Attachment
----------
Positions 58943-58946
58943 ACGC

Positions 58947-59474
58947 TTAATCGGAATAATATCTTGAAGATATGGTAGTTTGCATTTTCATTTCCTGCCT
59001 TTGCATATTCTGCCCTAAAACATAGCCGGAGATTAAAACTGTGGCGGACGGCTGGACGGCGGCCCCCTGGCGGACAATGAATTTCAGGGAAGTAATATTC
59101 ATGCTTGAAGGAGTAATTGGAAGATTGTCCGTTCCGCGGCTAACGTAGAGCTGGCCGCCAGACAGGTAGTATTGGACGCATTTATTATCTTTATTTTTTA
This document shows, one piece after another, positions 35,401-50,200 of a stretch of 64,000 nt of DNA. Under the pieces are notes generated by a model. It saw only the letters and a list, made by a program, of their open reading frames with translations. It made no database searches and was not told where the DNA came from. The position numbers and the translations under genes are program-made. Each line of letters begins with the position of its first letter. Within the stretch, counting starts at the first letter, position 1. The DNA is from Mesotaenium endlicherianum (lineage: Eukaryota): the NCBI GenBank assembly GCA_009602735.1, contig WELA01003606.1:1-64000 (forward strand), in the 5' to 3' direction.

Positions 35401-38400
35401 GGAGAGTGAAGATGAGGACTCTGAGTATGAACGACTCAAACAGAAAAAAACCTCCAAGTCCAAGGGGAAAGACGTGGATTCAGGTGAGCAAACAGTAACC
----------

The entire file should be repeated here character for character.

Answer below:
Positions 58943-58946
58943 ACGC

Positions 58947-59474
58947 TTAATCGGAATAATATCTTGAAGATATGGTAGTTTGCATTTTCATTTCCTGCCT
59001 TTGCATATTCTGCCCTAAAACATAGCCGGAGATTAAAACTGTGGCGGACGGCTGGACGGCGGCCCCCTGGCGGACAATGAATTTCAGGGAAGTAATATTC
59101 ATGCTTGAAGGAGTAATTGGAAGATTGTCCGTTCCGCGGCTAACGTAGAGCTGGCCGCCAGACAGGTAGTATTGGACGCATTTATTATCTTTATTTTTTA
This document shows, one piece after another, positions 35,401-50,200 of a stretch of 64,000 nt of DNA. Under the pieces are notes generated by a model. It saw only the letters and a list, made by a program, of their open reading frames with translations. It made no database searches and was not told where the DNA came from. The position numbers and the translations under genes are program-made. Each line of letters begins with the position of its first letter. Within the stretch, counting starts at the first letter, position 1. The DNA is from Mesotaenium endlicherianum (lineage: Eukaryota): the NCBI GenBank assembly GCA_009602735.1, contig WELA01003606.1:1-64000 (forward strand), in the 5' to 3' direction.

Positions 35401-38400
35401 GGAGAGTGAAGATGAGGACTCTGAGTATGAACGACTCAAACAGAAAAAAACCTCCAAGTCCAAGGGGAAAGACGTGGATTCAGGTGAGCAAACAGTAACC